though it does have a low incidence.

Need to remove the upper wisdom tooth.  The upper wisdom tooth may be biting on the operculum, traumatising
it and exacerbating the painful symptoms.  The patient may benefit from having this tooth removed as well.

Initial Appearance.  Initially, the operculectomy site may look somewhat disconcerting.  It can appear raw,
charred, deep, swollen and may bleed easily.  The op site heals quite quickly (becoming noticeable after the 1st
week or so).  For the 1st week of healing, it is worth using an
antiseptic mouthwash (such as Corsodyl or Peroxyl
mouthwashes), a
local anæsthetic mouthwash if painful (such as Difflam or Bongela) and hyaluronic acid gel /
mouthwash (such as Gengigel).


General Surgical Warnings:

Pain.  As it is a surgical procedure, there will be soreness after the operculectomy.  This can last for several
days.  Painkillers such as
ibuprofen, paracetamol, Solpadeine or Nurofen Plus are very effective.  Obviously, the
painkiller you use is dependent on your medical history & the ease of the operation.

Swelling.  There will be swelling afterwards.  This can last up to a week and peaks at around 2 - 3 days.  Use of
an icepack or a bag of frozen peas pressed against the cheek adjacent to the operation site will help to decrease
the swelling.  Avoidance in the first few hours post-operatively of alcohol, exercise or hot foods / drinks will
decrease the degree of swelling that will develop.

Bruising & Bleeding into Cheeks.  Some people are prone to bruise.  Older people, people on aspirin or steroids
will also bruise that much more easily.  The bruising can look quite florid; this will eventually resolve but can take
several weeks (in the worst cases).

Swelling that does not resolve within a few days may be due to bleeding into the cheek.  The cheek swelling will
feel quite firm.  Coupled with this, there may be limitation to mouth opening and bruising.  Both the swelling,
bruising and mouth opening will resolve with time.

Stitches.  Where the operculum has been removed, it is often cauterised using electro-cautery, lasers, radio-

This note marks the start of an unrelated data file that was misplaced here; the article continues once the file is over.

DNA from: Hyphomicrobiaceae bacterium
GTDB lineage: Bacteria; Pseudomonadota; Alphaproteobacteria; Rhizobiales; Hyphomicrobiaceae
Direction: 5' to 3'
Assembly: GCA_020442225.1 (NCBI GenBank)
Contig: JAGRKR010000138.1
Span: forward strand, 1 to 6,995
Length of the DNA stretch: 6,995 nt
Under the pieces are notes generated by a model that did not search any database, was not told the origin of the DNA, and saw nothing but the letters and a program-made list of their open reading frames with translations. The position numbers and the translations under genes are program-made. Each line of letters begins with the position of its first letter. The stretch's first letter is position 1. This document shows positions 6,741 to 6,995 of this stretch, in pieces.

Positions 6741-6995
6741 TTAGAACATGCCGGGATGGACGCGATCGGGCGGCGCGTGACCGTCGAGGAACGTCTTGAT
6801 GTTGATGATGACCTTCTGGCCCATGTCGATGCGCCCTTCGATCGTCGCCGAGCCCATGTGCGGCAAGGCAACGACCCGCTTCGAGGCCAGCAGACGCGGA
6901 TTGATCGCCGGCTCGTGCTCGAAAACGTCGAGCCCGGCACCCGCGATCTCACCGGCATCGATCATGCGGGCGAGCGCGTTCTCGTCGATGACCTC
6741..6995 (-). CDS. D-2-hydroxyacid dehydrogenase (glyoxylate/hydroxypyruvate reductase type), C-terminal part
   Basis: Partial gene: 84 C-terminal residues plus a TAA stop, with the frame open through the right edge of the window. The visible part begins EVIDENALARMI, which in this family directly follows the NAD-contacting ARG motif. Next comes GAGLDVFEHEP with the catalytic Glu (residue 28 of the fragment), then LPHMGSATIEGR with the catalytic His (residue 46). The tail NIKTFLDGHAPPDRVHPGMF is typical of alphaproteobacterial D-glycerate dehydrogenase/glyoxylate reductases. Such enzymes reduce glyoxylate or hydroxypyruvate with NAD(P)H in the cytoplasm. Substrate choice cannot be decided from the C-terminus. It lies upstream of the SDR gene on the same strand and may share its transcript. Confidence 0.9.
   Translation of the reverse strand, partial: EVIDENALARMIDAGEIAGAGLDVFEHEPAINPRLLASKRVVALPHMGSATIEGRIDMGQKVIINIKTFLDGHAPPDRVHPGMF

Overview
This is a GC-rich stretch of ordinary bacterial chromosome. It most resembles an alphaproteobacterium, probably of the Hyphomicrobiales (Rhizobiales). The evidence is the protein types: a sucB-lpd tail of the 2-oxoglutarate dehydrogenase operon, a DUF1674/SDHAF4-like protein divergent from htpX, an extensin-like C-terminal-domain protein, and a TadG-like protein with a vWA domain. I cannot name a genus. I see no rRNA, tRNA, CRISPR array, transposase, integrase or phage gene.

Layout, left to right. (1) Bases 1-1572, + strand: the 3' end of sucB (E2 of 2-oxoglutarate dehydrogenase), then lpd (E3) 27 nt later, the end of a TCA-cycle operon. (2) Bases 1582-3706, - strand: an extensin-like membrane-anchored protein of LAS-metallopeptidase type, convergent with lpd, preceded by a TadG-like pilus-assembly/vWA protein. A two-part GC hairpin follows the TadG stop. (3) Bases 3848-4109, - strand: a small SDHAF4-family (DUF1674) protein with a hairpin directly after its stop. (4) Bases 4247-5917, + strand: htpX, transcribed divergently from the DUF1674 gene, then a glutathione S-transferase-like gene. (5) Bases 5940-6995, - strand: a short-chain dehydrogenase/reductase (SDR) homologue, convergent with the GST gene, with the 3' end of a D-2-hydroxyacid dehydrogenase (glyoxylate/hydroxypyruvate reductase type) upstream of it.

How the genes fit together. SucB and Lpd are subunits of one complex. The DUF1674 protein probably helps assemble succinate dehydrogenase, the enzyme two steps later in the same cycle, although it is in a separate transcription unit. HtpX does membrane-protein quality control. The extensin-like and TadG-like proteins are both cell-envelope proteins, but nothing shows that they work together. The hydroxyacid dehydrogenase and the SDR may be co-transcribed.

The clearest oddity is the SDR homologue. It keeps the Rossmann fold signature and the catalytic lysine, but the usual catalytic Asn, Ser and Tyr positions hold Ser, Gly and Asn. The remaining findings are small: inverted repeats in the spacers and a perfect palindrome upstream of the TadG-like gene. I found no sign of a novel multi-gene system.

frequency cautery
or chemical cautery.  These may need to be augmented with stitches.  The stitches dissolve
and ‘fall out’ within 10 – 14 days.

Limited Mouth Opening.  Often the chewing muscles and the jaw joints are sore after the procedure so that
mouth opening can be limited for the next few days.  If you are unlucky enough to develop an infection afterwards
in the operation site, this can make the limited mouth opening worse and last for longer.  There may also be
scarring around the operation site - this scar can contribute to limited mouth opening.

Post-op Infection.  You may develop an infection in the operation site after the procedure.  This though is rare.  
There may be swelling, limited mouth opening, pain, bad breath and an unpleasant taste in the mouth. If this
happens, you need to contact your surgeon or dentist of A&E as soon as possible.

Occasionally, there may be a collection of pus from the infection that may need draining.  This may be done under
a general anæsthetic - if so, the wisdom tooth associated with the
operculum may be removed at the same time.
The medico-legal landscape of consent has been shaped by a number of cases, such as Chester v Afshar
[2004], Montgomery v Lanarkshire Health Board [2015], Duce v Worcestershire Acute Hospitals NHS Trust
[2018]
amongst others, so that it is more patient-centred.

Many of the legal claims in surgical (& medical) cases occur as a result of “failure to warn”, i.e. lack of
adequately documented and appropriate consent.

A pre-requisite for obtaining consent for a surgical (medical / dental) procedure from a patient, is a full
exchange of information regarding any risks, drawbacks and limitations of the proposed treatment and any
alternatives to it (even non-treatment).

The clinicians should provide the patient with as much information as is appropriate and relevant, that it should
be in terms the patient understands & the risks should be personalised for that individual patient.  Also, there
should be enough time for the patient to understand the information given and get a second opinion if needs be.